What do you picture when you hear the word sacrament? It’s not an everyday word, so maybe you don’t picture anything, but if an image comes to mind, it’s likely a religious one. Maybe you imagine rituals performed by clergy in ornate clothing. Maybe you picture bread and wine.
The word sacrament comes from the Latin sacramentum, a term Romans used in the courtroom and military. It referred to an oath or pledge. Christians adopted the term to describe practices at the heart of the Christian life. But Christian sacraments aren’t primarily oaths that Christians make. First and foremost, sacraments are about God’s covenant promises to us, his people.
But what are these practices? How many sacraments does the church have? How are the sacraments related to God’s promises?
According to the Bible, there are two sacraments: baptism and the Lord’s Supper (also known as communion). God the Holy Spirit works through these practices to identify and strengthen Christ’s church. The sacraments are pictures of the gospel—through the sacraments, the church receives Christ and his grace.
How Does God Give Us Grace?
Christ builds his church in two main ways: word and sacrament. These are often called the ordinary means of grace. In other words, they’re the normal ways that Christ and his work become real in our lives. Through the word and the sacraments, all the blessings of the gospel become ours.
Through his word, the Bible, God announces his law and his gospel. The law is God’s perfect moral standard. It teaches us the life of love God meant us to live. But we’re sinners who break that law every day. For us, then, the law is a mirror. It shows us how far short of God’s standards we fall. The law tells us that we deserve to die for our sins (Gen. 2:16–17; Rom. 6:23).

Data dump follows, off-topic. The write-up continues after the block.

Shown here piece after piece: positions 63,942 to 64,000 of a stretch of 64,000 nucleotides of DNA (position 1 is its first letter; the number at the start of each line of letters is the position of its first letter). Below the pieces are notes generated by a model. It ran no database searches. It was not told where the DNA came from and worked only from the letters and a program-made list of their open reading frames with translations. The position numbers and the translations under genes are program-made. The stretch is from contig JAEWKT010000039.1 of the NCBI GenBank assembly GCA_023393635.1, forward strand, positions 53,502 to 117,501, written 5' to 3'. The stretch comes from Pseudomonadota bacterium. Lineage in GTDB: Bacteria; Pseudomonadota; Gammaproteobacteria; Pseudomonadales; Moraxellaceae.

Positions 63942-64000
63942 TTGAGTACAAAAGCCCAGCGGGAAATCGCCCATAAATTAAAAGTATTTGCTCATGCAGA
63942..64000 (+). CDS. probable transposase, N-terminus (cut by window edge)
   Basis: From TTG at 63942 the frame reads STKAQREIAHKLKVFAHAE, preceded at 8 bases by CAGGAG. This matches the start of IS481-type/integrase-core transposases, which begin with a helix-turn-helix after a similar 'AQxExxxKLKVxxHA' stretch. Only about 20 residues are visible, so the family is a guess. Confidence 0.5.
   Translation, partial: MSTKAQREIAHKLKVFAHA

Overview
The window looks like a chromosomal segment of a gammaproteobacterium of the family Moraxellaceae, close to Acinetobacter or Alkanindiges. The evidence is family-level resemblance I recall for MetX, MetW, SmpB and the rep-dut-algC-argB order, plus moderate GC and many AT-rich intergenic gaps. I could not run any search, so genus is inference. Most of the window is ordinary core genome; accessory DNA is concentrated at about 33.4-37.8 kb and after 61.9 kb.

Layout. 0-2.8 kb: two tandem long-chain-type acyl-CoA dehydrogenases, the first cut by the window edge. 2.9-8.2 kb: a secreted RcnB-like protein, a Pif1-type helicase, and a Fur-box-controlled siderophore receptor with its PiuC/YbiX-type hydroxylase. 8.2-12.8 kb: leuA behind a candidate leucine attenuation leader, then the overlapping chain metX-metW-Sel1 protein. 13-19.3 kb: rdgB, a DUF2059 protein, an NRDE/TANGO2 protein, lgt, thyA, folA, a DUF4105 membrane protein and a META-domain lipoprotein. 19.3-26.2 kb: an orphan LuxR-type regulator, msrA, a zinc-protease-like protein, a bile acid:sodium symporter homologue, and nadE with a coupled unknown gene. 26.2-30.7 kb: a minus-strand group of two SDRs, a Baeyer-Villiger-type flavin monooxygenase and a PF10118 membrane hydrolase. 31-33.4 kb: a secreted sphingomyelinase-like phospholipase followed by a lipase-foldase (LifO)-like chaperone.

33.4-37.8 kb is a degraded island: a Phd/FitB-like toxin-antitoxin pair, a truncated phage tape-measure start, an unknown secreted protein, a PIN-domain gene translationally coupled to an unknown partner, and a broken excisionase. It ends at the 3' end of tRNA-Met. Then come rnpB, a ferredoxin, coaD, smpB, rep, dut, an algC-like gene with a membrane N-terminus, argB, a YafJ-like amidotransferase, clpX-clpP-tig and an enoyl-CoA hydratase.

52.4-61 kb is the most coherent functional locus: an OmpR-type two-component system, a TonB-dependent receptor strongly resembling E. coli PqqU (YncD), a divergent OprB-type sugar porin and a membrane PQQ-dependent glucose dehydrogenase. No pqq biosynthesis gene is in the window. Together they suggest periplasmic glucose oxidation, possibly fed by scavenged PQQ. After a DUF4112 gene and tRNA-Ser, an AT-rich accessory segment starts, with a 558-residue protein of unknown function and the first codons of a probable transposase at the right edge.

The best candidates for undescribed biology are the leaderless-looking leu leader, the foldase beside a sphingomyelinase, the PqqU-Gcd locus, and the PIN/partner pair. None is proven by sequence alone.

But through his word, God also announces the gospel. He tells sinners like us good news: the Son of God became a man to live and die in our place. If we trust in Christ, then God credits Christ’s perfect life to us. And he forgives us because Christ died on the cross to satisfy God’s justice. Christ paid the price for our sins.
The sacraments, baptism and the Lord’s Supper, announce the same gospel. Through the word, we hear the good news; through the sacraments, we see it.
When Jesus Christ gave his disciples the Great Commission to bring the good news to the world, he told them to preach the word. But he also told them to perform a sacrament. He told them to baptize: “All authority in heaven and on earth has been given to me. Go therefore and make disciples of all nations, baptizing them in the name of the Father and of the Son and of the Holy Spirit, teaching them to observe all that I have commanded you” (Matt. 28:19–20).
The church’s job is to bring both the word and the sacraments to the world.
But What Exactly Are the Sacraments?
A sacrament is a means of grace instituted by Jesus Christ, which he told his church to practice. Jesus instituted baptism when he gave his disciples the Great Commission (Matt. 28:19–20). He instituted the Lord’s Supper the night before he died (Luke 22:19).
Sacraments are both signs and seals. As signs, they show us pictures of God’s invisible grace, or favor. Baptism signifies death and resurrection and, therefore, the new life we have in Christ (Rom. 6:3–4). The water also shows that, through Christ, we’re cleansed of our sins (1 Pet. 3:21).